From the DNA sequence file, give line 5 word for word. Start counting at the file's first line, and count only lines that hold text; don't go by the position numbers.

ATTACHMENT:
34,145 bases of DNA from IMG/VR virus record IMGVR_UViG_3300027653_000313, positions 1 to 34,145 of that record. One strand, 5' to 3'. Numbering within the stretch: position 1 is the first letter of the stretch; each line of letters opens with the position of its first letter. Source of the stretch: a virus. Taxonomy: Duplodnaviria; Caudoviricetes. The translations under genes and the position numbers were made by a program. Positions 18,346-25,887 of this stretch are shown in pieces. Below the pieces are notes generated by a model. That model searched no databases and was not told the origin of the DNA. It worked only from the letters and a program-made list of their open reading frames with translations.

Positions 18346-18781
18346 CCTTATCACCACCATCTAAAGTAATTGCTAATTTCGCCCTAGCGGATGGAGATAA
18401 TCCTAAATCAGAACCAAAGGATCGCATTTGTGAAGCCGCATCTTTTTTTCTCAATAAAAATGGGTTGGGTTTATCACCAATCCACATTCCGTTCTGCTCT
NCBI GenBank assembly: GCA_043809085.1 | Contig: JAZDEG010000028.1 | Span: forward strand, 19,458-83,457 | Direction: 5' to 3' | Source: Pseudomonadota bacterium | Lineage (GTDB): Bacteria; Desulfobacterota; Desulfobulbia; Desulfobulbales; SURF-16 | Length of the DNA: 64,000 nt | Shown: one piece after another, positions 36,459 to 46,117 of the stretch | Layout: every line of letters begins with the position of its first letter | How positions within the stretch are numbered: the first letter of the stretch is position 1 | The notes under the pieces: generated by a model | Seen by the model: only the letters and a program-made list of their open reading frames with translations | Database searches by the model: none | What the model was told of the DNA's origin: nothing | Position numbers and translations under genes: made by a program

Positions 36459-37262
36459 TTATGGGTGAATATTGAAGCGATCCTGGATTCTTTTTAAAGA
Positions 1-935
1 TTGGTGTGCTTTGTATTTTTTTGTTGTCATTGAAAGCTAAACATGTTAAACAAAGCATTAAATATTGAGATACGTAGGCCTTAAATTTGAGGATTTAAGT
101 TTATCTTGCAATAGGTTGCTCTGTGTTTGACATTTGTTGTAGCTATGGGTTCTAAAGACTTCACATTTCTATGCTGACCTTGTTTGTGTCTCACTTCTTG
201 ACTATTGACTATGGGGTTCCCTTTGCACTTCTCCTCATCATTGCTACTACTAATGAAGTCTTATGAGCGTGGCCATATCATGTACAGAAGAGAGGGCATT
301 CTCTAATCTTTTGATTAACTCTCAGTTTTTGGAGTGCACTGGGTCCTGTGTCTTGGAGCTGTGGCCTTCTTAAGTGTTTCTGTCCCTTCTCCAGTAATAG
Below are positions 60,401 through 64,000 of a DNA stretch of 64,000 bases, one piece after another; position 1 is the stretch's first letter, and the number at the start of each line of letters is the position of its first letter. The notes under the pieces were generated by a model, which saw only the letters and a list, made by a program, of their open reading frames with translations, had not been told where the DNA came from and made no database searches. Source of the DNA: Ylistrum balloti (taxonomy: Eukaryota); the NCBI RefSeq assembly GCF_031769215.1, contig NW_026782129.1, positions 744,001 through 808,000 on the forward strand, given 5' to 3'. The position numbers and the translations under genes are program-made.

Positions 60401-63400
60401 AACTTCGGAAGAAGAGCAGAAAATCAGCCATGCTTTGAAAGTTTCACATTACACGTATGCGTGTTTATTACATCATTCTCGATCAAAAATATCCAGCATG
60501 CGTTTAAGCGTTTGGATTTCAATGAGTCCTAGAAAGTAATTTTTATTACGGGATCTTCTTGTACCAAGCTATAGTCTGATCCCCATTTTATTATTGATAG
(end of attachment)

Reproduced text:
NCBI GenBank assembly: GCA_043809085.1 | Contig: JAZDEG010000028.1 | Span: forward strand, 19,458-83,457 | Direction: 5' to 3' | Source: Pseudomonadota bacterium | Lineage (GTDB): Bacteria; Desulfobacterota; Desulfobulbia; Desulfobulbales; SURF-16 | Length of the DNA: 64,000 nt | Shown: one piece after another, positions 36,459 to 46,117 of the stretch | Layout: every line of letters begins with the position of its first letter | How positions within the stretch are numbered: the first letter of the stretch is position 1 | The notes under the pieces: generated by a model | Seen by the model: only the letters and a program-made list of their open reading frames with translations | Database searches by the model: none | What the model was told of the DNA's origin: nothing | Position numbers and translations under genes: made by a program